Brains, Booze and Bad Decisions
Grey Matter

Around this time last year in the spring of 2015, I saw a poster on campus that read “Make Good Decisions.” This poster was obviously in reference to Georgetown Day, the last Friday of classes during the spring semester. Since its inception 16 years ago, it has been tradition for students to drink excessive amounts of alcohol on Georgetown Day. Several days after I saw that the poster, I saw the word “good” had been crossed out on the poster so that it simply read “Make Decisions.”

Among its many effects, alcohol significantly influences decision- and judgment-making. Part of the appeal in alcohol consumption is that it encourages people to step out of their comfort zones. But, as the average undergraduate student knows too well, this chemically induced looseness in behavior often leads to regret. Given this side effect, why is it that so many students continue to drink alcoholic beverages even if it leads them to humiliation? Is the euphoria of the experience of consuming alcohol hopelessly tied to a lack of discretion?

By affecting humans at the biological level, alcohol does seem to fundamentally alter a person’s state of mind, impairing one’s ability to make proper decisions and sound judgments. This phenomenon is rooted in the chemistry of alcohol affecting our consciousness and, ultimately, the way we process decisions.

Inebriation begins with ethanol. While an alcoholic beverage contains multiple components including sugars and acids, you can blame ethanol for the slur in your voice and the stumble in your step. The human body has enzymes that break down ethanol, but when a person drinks at a faster rate than the body can handle, ethanol spreads throughout the nervous system, beginning to affect the body and mind directly.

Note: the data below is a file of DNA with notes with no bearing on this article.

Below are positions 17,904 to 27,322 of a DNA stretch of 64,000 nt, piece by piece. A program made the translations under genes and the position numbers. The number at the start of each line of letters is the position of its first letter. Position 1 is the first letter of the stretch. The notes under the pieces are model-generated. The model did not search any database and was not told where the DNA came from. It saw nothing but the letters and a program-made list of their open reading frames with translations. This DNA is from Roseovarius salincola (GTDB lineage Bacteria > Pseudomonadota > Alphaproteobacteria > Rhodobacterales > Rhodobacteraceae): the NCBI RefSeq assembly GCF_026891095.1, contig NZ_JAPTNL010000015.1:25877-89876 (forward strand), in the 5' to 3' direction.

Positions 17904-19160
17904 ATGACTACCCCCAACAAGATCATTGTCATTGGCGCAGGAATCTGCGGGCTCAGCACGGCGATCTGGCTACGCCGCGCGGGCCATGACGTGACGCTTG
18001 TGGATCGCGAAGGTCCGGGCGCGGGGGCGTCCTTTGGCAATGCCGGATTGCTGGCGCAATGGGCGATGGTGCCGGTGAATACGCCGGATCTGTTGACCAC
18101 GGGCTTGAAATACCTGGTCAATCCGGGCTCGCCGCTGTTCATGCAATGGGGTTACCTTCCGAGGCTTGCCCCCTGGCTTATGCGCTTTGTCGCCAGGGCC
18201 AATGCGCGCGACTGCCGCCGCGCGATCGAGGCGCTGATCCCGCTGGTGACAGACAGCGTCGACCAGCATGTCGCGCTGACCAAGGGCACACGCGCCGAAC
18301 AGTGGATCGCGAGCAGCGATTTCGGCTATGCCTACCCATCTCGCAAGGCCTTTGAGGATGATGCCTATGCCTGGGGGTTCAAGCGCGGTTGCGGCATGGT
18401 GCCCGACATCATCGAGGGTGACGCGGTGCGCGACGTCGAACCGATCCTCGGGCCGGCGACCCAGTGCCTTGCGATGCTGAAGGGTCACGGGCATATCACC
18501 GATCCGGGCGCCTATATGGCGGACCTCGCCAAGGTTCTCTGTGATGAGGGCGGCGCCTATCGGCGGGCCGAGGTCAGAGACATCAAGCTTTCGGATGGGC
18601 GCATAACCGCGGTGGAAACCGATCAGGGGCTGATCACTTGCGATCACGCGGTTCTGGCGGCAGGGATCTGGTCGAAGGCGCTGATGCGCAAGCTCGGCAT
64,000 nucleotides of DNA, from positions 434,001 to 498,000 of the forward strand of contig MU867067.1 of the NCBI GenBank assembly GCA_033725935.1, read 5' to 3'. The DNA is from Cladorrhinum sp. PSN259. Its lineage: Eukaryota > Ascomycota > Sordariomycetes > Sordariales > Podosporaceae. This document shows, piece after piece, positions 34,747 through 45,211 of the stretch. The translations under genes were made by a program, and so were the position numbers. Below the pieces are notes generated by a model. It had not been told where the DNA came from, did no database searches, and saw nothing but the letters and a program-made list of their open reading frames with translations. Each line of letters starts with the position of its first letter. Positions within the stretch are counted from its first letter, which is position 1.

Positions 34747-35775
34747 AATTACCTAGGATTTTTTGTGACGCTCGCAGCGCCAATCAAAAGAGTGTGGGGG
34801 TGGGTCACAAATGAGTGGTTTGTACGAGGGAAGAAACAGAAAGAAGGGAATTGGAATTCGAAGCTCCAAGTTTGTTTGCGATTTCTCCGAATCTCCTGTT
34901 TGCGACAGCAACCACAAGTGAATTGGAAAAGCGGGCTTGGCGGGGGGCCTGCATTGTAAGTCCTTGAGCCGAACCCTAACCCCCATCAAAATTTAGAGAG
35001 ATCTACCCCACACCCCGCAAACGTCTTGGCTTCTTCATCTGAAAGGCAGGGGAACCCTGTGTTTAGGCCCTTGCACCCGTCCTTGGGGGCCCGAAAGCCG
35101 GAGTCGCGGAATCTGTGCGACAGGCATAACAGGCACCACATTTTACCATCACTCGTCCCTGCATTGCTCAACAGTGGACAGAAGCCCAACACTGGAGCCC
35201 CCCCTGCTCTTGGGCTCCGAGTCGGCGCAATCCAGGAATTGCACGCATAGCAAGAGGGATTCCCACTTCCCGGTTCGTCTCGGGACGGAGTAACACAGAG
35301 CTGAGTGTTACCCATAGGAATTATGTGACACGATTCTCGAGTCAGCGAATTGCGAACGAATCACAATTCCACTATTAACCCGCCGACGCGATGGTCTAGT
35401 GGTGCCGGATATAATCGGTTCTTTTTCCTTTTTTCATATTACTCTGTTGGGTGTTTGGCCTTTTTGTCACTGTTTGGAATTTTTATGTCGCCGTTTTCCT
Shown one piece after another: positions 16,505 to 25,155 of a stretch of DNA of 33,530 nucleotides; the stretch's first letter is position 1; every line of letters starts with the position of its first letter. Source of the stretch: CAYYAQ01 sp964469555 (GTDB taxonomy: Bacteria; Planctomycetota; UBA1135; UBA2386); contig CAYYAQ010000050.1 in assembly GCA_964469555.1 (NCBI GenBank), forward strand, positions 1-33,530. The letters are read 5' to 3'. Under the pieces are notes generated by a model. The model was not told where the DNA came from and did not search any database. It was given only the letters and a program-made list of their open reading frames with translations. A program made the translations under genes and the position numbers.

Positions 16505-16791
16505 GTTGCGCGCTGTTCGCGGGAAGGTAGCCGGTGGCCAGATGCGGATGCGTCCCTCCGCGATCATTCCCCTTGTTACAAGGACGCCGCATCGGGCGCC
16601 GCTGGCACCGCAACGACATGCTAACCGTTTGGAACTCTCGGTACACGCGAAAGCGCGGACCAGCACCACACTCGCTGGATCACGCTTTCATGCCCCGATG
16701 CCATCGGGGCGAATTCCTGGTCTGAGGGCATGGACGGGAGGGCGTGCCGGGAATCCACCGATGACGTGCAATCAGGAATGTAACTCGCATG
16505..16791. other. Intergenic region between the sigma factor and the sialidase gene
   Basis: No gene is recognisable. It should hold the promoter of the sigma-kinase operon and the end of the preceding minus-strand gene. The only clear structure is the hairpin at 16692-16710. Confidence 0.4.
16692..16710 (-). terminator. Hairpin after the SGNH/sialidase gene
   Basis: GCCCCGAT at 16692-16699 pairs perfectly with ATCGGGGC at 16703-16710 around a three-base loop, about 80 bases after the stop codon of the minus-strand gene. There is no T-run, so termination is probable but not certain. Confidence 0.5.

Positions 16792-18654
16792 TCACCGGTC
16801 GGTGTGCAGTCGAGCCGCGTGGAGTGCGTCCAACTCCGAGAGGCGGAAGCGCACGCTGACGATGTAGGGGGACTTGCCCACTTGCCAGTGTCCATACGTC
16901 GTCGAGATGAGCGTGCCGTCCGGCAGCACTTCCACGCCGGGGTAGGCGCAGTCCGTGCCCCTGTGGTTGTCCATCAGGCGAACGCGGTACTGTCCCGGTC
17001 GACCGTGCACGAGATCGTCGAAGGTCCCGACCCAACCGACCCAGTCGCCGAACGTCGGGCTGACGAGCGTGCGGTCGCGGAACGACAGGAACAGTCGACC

Ethanol helps activate certain receptors that receive an inhibitory chemical signals. Ethanol increases the inhibition of other neurons and begins effectively depressing the nervous system. This is why alcohol is labeled as a depressant.

Through its resulting effect on our nervous system, alcohol slows down a number of our psychological functions, including the amount of time it takes for a person to respond to a stimulus. Alcohol impairs balance because it inhibits activity in the cerebellum, the part of the brain responsible for motor coordination. Considering all these negative effects, one might ask, why do people drink in the first place?

While alcohol can depress the nervous system, it can increase the release of dopamine as well, which triggers a chemical-reward pathway that explains why people find it pleasurable to drink. However, I also hypothesize that people enjoy how alcohol directly alters consciousness. We live most of our lives sober, and alcohol gives us a chance to jump into a novel mindset of obscurity. While there are certainly other reasons some people choose to drink, including but not limited to social pressure, many of the desirable features of drunkenness stem from alcohol changing the way one perceives the world.

To be fair, probably the best argument for alcoholic debauchery comes from another popular poster I saw off campus last summer. It read, “Alcohol. Because No Good Story Ever Started With Someone Eating a Salad.” Sure, it can be dangerous, but more often than not, alcohol excites the social scene, helping students overcome the awkwardness of breaking the ice and bond over stories of particularly wild nights. And besides, what is life without a little bit of risk?

But nevertheless, when we make decisions on Georgetown Day or any other drinking occasion, we ought to be aware of alcohol’s effects on central nervous system processing and decision-making. Because alcohol impairs judgment and our ability to process decisions, if we choose to drink, we should position ourselves in situations where bad choices may not have terrible consequences. This means we should opt to drink with close friends in familiar places.

The safest decision would certainly be to resist the popular tradition altogether and commit to drinking moderately or not at all. But whatever you choose to do, remember how closely your body is connected to your mind, and accordingly, how illicit substances can alter your ability to think rationally.

 

Ayan Mandal is a junior in the College. This is the final installment of Grey Matter.

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